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Monday, August 26, 2013

An example of media negativity

In the book I show how negative the media tend to be.

That is, the news media tend to be attracted to the worst in us. And the worst of events. This includes crime.

But it is so much bigger than that.

On Friday I was driving around here and there while listening to NPR (recall from the book that NPR does a much better job of keeping people informed of objective facts than say mainstream TV news stations).

One story caught my ear. It was about Tiger Woods.

Yes, that Tiger Woods.

The question was, what's wrong with Tiger? As in, how come he has not won a major tournament in years?

How come he seemed poised to take the title of "most major championships" away from Jack Nicklaus and then suddenly, he cannot buy a win at a major?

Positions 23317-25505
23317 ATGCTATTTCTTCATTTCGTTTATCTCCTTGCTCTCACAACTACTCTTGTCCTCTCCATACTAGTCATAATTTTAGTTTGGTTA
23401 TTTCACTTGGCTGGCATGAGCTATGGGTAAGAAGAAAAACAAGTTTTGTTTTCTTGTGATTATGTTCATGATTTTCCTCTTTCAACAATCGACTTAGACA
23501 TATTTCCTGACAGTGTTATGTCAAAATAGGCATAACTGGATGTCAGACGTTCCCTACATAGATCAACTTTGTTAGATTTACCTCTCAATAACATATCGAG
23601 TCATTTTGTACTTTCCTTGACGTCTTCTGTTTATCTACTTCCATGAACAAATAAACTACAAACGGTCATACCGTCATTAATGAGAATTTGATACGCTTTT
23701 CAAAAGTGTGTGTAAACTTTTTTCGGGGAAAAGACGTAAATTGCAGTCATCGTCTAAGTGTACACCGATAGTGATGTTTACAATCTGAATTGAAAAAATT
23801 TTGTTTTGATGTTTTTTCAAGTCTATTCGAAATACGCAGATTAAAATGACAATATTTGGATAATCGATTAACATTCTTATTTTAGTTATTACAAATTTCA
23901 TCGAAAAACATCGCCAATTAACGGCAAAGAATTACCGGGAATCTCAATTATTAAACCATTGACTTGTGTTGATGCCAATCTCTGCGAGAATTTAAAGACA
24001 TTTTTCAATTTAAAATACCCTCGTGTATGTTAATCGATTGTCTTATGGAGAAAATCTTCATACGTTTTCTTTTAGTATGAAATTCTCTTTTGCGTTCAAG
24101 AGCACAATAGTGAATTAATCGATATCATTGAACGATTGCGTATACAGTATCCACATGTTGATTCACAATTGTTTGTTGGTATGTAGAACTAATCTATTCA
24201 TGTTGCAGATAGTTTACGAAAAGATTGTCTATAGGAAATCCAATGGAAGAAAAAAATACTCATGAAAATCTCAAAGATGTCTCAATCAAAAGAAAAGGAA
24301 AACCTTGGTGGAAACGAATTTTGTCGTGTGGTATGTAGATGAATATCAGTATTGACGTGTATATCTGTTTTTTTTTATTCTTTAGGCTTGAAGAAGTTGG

My first reaction was, did the media forget about the Tiger Woods scandal--the story about a man clearly out of control in his private life--kept alive for so long in the media itself? Because, yeah, that is what explains it.

Incredibly, the reporter on NPR pointed out that Tiger Woods leads all professional golfers with the most victories this year on tour--five. Next best? Two.

And he tops the money list.

And he leads the points standings for overall best golfer.

And he is ranked #1 in the world.

Oh yeah, and he is not playing bad at majors either. He has come close, finishing in the top 5.

Sure, he wants to win. And the fans want him to win. But there is nothing wrong with him. He's just human after all.

You think NPR would be smart enough to know that.

How about a story about how he has gotten his life back together? How he has a stable girlfriend, a civil relationship with his ex-wife, and is still being a father to his kids?

Is that too positive a story for even NPR?

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